Should you go on a cruise during the pandemic? The CDC has a definitive answer

should I go on a cruise coronavirus pandemic
Photo via kansasphoto/Flickr (CC BY 2.0)

Though the CDC’s no-sail order for cruises embarking from the U.S. expired at the end of October, most major cruise lines have canceled all travel plans until the end of 2020. Now, the CDC has made its point explicitly clear. If you’re asking yourself, “Should I go on a cruise during the pandemic,” the CDC has given you an answer: Absolutely not.

A few days after the CDC urged Americans not to travel for Thanksgiving, its latest guidance on cruise lines said the risk of catching COVID-19 on cruise ships is “very high.”

The CDC wrote that it “recommends that all people avoid travel on cruise ships, including river cruises, worldwide … It is especially important that people with an increased risk of severe illness avoid travel on cruise ships, including river cruises. Cruise passengers are at increased risk of person-to-person spread of infectious diseases, including COVID-19, and outbreaks of COVID-19 have been reported on cruise ships.”

If travelers decide to ignore the guidance and to step onto a ship to go on a cruise anyway, the CDC recommends they get tested 3-5 days after the trip and to self-quarantine for the next seven days, no matter the outcome of the test. If you choose not to get tested, the CDC said you should quarantine for 14 days.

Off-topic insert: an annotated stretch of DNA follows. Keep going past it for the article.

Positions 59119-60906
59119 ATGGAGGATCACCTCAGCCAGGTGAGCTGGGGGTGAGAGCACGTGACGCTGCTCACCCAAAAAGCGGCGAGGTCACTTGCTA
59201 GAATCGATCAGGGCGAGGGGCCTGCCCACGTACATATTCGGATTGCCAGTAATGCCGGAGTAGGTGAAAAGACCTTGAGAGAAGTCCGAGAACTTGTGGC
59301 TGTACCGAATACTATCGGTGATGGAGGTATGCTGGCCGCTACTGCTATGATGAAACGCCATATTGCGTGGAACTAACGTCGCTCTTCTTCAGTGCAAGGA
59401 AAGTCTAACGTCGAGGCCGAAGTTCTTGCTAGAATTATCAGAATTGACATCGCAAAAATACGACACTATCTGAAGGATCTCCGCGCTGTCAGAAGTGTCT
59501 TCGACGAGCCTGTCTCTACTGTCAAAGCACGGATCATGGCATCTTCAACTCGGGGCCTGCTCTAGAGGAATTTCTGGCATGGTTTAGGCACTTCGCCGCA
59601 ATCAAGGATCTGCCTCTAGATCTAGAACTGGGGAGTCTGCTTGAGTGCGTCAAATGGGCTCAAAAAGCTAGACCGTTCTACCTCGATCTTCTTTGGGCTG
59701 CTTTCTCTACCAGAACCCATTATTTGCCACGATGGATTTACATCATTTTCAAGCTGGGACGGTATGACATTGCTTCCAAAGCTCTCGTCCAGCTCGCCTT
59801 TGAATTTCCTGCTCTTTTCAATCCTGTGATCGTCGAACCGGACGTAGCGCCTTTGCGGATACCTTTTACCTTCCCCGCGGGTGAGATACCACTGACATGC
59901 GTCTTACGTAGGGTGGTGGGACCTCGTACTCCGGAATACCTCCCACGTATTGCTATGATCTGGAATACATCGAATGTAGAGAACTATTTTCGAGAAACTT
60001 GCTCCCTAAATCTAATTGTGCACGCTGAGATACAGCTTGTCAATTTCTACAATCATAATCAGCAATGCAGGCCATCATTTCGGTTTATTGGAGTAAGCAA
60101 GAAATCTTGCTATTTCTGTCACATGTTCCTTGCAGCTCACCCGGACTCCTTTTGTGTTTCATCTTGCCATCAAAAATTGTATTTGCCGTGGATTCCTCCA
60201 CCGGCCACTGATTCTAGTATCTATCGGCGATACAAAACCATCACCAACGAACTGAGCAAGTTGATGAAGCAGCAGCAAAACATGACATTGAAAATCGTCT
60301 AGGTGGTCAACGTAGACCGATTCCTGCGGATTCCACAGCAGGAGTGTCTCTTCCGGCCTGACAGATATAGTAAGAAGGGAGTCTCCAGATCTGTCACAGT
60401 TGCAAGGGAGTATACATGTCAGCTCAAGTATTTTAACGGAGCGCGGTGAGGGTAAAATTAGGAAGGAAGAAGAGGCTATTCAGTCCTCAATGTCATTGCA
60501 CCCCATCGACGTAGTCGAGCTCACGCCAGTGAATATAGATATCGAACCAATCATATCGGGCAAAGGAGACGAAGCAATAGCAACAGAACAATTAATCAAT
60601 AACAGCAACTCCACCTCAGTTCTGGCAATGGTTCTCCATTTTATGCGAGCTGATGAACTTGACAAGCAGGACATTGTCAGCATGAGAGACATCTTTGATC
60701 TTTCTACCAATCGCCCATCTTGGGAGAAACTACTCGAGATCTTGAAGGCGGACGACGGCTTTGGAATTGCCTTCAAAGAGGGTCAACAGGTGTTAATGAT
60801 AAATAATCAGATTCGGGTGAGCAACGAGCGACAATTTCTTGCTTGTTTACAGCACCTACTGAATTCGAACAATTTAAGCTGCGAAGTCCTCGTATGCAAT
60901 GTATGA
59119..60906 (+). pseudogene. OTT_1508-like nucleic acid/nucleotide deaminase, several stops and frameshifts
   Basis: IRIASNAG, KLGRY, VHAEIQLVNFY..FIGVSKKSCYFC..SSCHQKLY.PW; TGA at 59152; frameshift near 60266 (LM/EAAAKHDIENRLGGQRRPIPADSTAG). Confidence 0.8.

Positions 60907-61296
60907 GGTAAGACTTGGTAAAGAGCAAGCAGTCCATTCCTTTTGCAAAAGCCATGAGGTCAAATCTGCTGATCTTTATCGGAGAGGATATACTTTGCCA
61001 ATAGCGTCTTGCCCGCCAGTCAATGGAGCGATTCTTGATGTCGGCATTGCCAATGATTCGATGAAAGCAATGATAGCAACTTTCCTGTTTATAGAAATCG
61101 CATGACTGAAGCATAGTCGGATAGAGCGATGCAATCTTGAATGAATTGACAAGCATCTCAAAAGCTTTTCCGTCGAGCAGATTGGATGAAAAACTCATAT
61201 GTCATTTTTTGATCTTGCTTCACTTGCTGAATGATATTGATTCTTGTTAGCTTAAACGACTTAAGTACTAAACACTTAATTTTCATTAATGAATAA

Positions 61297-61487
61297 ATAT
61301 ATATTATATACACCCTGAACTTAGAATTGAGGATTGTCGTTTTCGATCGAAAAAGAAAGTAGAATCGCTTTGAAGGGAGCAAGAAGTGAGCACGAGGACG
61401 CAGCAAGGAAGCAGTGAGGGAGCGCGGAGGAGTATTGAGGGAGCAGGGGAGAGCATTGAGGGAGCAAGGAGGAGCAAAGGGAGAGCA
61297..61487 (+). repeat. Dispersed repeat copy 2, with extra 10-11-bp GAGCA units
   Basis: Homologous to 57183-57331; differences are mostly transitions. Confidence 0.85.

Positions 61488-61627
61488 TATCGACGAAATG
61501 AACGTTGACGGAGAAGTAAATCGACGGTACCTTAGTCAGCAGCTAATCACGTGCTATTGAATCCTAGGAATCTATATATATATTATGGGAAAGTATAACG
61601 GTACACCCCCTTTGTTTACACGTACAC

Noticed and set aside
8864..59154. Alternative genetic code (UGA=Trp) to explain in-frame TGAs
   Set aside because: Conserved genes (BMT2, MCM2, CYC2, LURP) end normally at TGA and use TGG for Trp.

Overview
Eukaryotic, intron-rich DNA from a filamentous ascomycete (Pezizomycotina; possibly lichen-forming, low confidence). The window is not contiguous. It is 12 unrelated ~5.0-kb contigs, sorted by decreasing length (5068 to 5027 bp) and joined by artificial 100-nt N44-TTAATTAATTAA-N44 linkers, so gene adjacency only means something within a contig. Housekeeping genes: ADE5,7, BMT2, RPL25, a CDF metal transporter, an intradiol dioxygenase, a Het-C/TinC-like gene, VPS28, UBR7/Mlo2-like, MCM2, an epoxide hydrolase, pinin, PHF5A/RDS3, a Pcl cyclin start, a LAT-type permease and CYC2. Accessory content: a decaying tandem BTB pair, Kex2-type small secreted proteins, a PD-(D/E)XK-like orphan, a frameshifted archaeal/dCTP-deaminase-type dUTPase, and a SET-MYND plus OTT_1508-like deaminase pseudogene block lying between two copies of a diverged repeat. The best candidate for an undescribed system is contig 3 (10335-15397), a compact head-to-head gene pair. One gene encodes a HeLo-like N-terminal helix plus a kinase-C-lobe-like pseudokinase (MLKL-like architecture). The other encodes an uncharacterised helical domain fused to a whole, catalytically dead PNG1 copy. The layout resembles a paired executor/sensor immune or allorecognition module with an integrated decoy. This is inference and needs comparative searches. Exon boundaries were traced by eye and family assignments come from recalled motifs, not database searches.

Considering one of the first cruises to set sail on the Mediterranean since the pandemic began almost immediately had a coronavirus outbreak in September, it’s probably not a bad idea to listen to the CDC if you have a case of ocean wanderlust.

In November, the SeaDream 1 became the first cruise ship to depart from a port in the Caribbean and it also had a COVID-19 outbreak, as seven passengers and two crew members tested positive. According to CNN, one passenger said that nobody on the ship was wearing a face mask, apparently because the ship was considered a coronavirus-free “bubble.” The ship eventually had to return to its point of origin in Barbados. Since that voyage, the SeaDream Yacht Club has decided not to sail for the rest of 2020.

Cruise lines like Royal Caribbean, Celebrity, Norwegian, and Oceania also have canceled all cruises until 2021.

Still, tens of thousands of people apparently want to return to the sea as quickly as possible. According to Royal Caribbean President Michael Bayley, 100,000 people have volunteered to sail for free on a potential test cruise in 2021, part of the protocol mandated by the CDC for future voyages.

“And just like that…100,000 people have volunteered. We can’t wait to start this next phase with you all!” Bayley wrote in a Facebook post.

Sources: CDC, CNN, New York Post

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